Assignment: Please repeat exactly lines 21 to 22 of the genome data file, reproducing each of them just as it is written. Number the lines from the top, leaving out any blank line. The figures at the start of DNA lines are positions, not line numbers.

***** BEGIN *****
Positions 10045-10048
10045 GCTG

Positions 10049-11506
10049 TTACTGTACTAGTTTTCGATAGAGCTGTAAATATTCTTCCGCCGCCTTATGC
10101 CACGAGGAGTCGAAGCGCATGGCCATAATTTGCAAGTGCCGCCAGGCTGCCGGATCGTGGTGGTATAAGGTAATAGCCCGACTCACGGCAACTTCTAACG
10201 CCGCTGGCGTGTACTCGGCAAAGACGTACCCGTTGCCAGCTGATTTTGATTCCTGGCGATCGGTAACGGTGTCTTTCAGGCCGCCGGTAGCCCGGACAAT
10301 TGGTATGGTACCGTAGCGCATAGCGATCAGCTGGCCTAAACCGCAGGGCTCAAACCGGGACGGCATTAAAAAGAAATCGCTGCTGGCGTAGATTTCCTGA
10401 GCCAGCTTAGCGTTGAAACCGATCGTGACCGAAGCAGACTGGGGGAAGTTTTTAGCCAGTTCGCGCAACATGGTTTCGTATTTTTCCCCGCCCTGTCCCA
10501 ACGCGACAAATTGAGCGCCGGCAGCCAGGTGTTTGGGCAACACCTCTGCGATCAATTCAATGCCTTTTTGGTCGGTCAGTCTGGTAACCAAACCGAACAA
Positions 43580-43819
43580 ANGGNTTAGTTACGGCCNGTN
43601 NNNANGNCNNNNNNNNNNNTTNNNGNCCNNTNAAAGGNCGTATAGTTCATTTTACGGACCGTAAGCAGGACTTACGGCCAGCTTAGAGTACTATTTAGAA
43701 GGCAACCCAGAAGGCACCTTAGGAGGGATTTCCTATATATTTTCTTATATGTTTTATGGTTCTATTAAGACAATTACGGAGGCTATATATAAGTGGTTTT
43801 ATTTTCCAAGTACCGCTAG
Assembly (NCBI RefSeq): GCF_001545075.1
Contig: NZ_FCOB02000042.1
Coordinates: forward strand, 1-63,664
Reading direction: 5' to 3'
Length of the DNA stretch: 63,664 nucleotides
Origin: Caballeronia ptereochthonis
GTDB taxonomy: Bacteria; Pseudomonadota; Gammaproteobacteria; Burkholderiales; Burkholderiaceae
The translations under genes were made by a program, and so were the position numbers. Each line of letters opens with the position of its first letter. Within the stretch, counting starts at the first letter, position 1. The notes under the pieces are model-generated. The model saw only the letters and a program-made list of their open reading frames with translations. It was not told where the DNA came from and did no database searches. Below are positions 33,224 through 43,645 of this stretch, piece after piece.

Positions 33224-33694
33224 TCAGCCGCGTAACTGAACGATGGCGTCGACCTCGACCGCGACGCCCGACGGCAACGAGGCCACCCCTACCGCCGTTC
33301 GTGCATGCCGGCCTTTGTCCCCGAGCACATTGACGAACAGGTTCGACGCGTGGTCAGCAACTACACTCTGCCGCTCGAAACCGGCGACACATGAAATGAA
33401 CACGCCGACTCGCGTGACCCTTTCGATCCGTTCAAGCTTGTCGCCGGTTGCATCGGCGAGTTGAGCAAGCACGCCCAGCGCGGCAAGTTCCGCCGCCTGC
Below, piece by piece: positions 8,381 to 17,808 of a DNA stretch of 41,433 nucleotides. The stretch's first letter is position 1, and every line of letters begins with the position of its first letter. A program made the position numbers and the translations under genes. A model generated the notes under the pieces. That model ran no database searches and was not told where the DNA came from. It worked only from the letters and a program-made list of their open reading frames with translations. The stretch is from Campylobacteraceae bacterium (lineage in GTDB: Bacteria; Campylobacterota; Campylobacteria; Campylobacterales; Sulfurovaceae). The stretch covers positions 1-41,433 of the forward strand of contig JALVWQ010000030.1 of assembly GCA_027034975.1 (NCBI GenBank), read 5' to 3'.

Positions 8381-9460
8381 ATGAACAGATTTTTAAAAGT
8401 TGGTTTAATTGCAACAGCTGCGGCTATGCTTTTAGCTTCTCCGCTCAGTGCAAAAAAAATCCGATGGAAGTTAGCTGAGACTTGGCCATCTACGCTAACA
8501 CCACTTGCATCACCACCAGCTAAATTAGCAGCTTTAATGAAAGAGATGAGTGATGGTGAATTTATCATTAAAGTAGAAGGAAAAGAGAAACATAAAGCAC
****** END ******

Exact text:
GTDB taxonomy: Bacteria; Pseudomonadota; Gammaproteobacteria; Burkholderiales; Burkholderiaceae
The translations under genes were made by a program, and so were the position numbers. Each line of letters opens with the position of its first letter. Within the stretch, counting starts at the first letter, position 1. The notes under the pieces are model-generated. The model saw only the letters and a program-made list of their open reading frames with translations. It was not told where the DNA came from and did no database searches. Below are positions 33,224 through 43,645 of this stretch, piece after piece.